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  • The blood card

    Another good read from a brilliant author. Not to complicated plot to follow, unusal pairing of main characters but it works, recommended reading.

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  • Excellent Historical crime fiction.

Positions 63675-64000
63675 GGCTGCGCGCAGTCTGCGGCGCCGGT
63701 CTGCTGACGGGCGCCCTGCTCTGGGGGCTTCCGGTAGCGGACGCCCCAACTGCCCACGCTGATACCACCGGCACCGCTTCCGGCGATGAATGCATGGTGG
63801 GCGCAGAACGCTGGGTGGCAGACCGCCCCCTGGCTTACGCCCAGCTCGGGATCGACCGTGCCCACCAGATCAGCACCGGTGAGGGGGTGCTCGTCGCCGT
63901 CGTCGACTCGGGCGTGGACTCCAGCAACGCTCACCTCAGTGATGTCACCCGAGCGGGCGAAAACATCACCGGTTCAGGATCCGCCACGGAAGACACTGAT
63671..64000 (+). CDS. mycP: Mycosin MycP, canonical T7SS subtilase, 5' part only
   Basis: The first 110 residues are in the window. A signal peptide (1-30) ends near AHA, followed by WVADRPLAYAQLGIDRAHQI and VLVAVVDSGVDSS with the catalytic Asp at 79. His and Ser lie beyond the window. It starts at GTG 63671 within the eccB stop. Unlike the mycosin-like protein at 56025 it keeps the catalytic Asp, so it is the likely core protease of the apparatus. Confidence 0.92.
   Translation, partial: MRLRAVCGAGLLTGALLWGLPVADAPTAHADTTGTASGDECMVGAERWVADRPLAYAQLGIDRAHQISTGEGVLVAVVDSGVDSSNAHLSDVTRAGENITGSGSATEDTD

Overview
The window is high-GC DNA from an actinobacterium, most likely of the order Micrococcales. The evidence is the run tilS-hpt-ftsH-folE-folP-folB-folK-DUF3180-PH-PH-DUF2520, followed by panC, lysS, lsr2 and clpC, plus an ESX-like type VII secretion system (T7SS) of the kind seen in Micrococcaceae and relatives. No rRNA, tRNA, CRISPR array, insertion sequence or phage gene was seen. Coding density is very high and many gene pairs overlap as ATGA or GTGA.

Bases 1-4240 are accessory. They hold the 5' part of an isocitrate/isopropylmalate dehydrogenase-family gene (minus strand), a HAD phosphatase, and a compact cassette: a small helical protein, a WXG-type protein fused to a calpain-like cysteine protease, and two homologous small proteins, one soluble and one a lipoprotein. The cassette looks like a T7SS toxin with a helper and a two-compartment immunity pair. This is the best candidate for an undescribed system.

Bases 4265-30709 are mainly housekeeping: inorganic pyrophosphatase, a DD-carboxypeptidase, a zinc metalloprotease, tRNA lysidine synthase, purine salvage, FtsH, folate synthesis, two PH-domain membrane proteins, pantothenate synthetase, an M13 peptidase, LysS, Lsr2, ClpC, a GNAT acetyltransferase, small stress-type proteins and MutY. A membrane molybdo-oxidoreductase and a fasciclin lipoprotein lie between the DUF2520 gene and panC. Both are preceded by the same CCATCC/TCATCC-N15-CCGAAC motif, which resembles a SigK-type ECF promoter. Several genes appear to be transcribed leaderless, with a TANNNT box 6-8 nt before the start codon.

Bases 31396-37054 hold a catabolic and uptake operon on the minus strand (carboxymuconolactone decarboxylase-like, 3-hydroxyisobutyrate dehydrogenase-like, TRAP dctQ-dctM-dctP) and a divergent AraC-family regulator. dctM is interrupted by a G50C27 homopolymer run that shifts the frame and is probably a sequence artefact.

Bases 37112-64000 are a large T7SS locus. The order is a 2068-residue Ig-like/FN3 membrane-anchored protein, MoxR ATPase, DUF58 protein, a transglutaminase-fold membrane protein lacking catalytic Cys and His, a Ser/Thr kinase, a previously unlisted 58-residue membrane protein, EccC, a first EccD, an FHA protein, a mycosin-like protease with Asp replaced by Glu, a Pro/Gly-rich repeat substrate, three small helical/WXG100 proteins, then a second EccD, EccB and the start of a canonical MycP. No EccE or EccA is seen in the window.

The Blood Card is the third book in the Stephens and Mephisto Mystery series by British author, Elly Griffiths. It’s May, 1953 and the former Magic Men are busy with their lives; DI Edgar Stephens is investigating the death of gypsy fortune-teller, Madame Zabini (Doreen Barton) in Brighton; magician Max Mephisto is performing at the Theatre Royal in Drury Lane. They’re puzzled to be summoned to Whitehall by General Petre, even more so when he explains they are to look into the murder of their former CO, Colonel Peter Cartwright. Certain things about the murder scene have led Petre to call them in: a playing card left on the body; a newspaper cutting about an American mesmerist; and a 1939 Liverpool Empire playbill. Petre stresses urgency: there is a threat to the imminent coronation of the new Queen. Max makes an international phone call which yields only a cryptic clue. Ed is sent to Albany, NY, arrives too late for his purpose, is almost the victim of a hit-and-run driver and has his motel room ransacked. Back in Brighton, DS Emma Holmes is keeping a close eye on the Barton family when it transpires there may be a connection to Cartwright’s murder. Soon enough, Max and Ed conclude that all is not as it seems with the now-elusive General Petre, and the connection between the two deaths strengthens. Griffiths gives the reader characters that are real and flawed; some are vain and selfish; others distracted by misdirection and convinced by illusion. Her plot is clever and original and has a few twists that even the most astute reader may fail to anticipate. The atmosphere of post-war Britain is skilfully evoked with description, dialogue and the attitudes common at the time. The immediate post-war era ensures the absence of mobile phones, internet, DNA and even many personal vehicles; thus the detective work relies on heavily on legwork, personal visits and intelligent deduction. Before the puzzles are solved and the murderers apprehended, there are communists, mafiosi and anarchists to investigate, there is arson, assault and attempted kidnapping, a bomb has to be defused on live TV and a knife thrower saves a young magician. Ed’s short stay in America is quite entertaining, and there are plenty of unresolved situations to draw the reader to the next book, The Vanishing Box. Excellent Historical crime fiction.

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